On January 13, 2010, the U.S. Fish and Wildlife Service (the "Service") issued a proposed rule to revise its 2005 designation of critical habitat for threatened bull trout (Salvelinus confluentus). The proposal represents a dramatic increase in river miles and lake and reservoir acres designated as critical habitat under Section 4 of the Endangered Species Act ("ESA"). The proposed critical habitat is located in Montana, Idaho, Oregon, Washington, and Nevada. A map showing the areas proposed for designation is available at the link above.
Section 4 of the ESA requires the Service to designate critical habitat for threatened and endangered species based on the best scientific information available, after carefully considering economic impacts, impacts to national security, and other impacts relevant to specifying any particular area as critical habitat. Although critical habitat designations do not establish wildlife refuges, Section 7 of the ESA requires that federal agencies ensure that federally authorized projects, such as timber sales or energy facilities, do not destroy or adversely modify critical habitat.
The Service listed the Klamath River and Columbia River bull trout distinct population segments ("DPSs") as threatened in 1998. Since then, DPSs for Coastal Puget Sound, Jarbidge River, and Saint Mary-Belly River bull trout were listed as threatened. Native to waters of the western United States, bull trout are members of the family Salmonidae. Bull trout are found throughout the Columbia River and Snake River basins, extending east to streams in Montana and Idaho, and into the Klamath River basin in Oregon. According to the Service, the decline in bull trout is primarily due to habitat degradation and fragmentation.
Previous Federal Actions
In 2005, the Service designated critical habitat for the five DPSs listed above. In 2006, environmental advocacy groups filed a complaint in federal district court alleging that the Service failed to rely on the best scientific and commercial data available, failed to consider the relevant facts that led to listing, and failed to properly assess the economic benefits and costs of critical habitat designation. On March 23, 2009, the Service notified the U.S. District Court for the District of Oregon that it would seek remand of the final critical habitat rule for bull trout based on the findings of a report prepared by the Department of the Interior. On July 1, 2009, the court granted the Service's request for a voluntary remand and directed the Service to submit a new proposed rule.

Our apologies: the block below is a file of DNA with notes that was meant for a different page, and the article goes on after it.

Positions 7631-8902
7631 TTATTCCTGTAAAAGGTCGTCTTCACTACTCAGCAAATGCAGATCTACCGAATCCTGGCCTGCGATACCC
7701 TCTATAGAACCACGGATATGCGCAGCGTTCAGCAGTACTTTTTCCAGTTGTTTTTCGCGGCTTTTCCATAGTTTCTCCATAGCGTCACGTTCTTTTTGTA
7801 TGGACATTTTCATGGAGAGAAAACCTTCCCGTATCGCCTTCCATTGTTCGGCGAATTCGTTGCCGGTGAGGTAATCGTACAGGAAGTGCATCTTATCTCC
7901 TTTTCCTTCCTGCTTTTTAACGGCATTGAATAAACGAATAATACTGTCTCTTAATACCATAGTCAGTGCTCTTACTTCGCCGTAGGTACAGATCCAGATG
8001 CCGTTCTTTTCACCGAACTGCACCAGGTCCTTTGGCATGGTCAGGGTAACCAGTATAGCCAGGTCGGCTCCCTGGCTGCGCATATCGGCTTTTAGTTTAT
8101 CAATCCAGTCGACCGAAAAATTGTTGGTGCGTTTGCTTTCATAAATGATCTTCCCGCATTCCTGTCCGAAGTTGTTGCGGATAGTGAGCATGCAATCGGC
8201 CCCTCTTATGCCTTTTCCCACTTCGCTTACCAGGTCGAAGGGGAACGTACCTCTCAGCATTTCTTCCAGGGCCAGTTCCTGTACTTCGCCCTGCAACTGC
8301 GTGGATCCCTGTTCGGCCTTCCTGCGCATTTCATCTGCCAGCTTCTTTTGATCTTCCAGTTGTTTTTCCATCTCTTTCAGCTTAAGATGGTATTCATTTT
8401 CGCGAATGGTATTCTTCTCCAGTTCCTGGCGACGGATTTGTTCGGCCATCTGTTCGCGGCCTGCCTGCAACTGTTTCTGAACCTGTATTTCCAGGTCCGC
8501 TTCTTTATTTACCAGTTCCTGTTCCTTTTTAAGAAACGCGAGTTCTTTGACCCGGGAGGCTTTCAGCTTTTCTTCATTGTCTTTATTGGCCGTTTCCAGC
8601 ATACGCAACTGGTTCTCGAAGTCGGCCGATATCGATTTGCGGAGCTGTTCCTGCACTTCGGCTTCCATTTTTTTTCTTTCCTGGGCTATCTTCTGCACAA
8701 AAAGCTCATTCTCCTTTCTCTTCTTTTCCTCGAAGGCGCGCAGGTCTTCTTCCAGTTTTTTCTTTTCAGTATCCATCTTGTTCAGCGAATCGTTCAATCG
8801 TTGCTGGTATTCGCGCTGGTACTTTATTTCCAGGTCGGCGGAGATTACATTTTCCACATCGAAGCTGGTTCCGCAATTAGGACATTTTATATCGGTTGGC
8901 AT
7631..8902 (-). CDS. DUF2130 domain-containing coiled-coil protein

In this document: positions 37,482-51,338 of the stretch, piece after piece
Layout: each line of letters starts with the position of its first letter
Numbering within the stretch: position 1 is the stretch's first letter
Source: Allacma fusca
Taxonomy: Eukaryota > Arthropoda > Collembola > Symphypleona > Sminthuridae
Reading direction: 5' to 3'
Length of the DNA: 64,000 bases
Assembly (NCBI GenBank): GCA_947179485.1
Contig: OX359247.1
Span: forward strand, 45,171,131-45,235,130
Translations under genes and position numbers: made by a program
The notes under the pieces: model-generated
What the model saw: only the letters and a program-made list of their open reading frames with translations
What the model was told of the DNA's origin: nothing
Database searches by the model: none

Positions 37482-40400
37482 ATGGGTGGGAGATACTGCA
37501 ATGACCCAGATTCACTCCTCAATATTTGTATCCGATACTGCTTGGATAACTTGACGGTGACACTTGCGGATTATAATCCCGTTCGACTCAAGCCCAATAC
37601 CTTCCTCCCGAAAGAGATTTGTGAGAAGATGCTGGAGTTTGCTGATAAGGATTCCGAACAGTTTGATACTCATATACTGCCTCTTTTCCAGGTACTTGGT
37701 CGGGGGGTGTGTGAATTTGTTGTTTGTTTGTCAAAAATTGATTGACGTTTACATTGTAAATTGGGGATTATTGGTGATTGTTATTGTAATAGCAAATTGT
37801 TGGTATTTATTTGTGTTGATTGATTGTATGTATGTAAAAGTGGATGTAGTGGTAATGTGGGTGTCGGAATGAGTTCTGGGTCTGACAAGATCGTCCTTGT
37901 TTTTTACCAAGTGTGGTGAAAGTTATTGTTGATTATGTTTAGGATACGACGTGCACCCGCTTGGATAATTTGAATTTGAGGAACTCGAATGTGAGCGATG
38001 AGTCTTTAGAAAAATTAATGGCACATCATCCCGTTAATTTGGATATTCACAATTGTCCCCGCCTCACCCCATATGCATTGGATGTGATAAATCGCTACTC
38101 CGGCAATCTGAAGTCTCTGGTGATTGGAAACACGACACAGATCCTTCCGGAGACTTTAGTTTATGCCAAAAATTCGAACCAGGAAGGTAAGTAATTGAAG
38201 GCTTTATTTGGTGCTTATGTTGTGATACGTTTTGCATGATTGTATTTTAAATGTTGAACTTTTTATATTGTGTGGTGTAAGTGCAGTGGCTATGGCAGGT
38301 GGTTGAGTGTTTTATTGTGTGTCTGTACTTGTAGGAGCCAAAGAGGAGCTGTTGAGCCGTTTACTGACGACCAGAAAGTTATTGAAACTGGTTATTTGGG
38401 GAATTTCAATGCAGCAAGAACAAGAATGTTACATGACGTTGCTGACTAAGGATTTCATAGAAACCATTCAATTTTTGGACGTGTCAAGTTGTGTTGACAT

Changes from the 2005 Rule
In the 2005 final rule, the Service designated approximately 3,828 miles of streams and 143,218 acres of lakes in Idaho, Montana, Oregon, and Washington, and 985 miles of shoreline paralleling marine habitat in Washington. The 2005 rule represented a significant downsizing of the critical habitat designated in the combined 2002 and 2004 rules. In the new rule, the Service is proposing to designate as critical habitat 22,679 miles of streams (which includes 985.3 miles of marine shoreline in the Olympic Peninsula and Puget Sound) and 533,426 acres of lakes and reservoirs.
Of the area proposed, 929 miles of streams are outside the geographical area that was occupied by the species when it was listed. The Service has determined these streams to be essential for the conservation of the species.
An economic impact analysis of the proposed rule estimates the annualized incremental cost to be $5 million to $7 million.
The expanded proposed critical habitat designations mean federal actions in the designated areas must consider the effect of the action on bull trout critical habitat. This will have ramifications for timber operators, farmers, energy developers, and others seeking federal approval for projects in the designated areas. As noted above, the Service must ensure that any projects occurring in such areas do not destroy or adversely modify the habitat.
The Service will be accepting comments on the proposed critical habitat revision until March 15, 2010.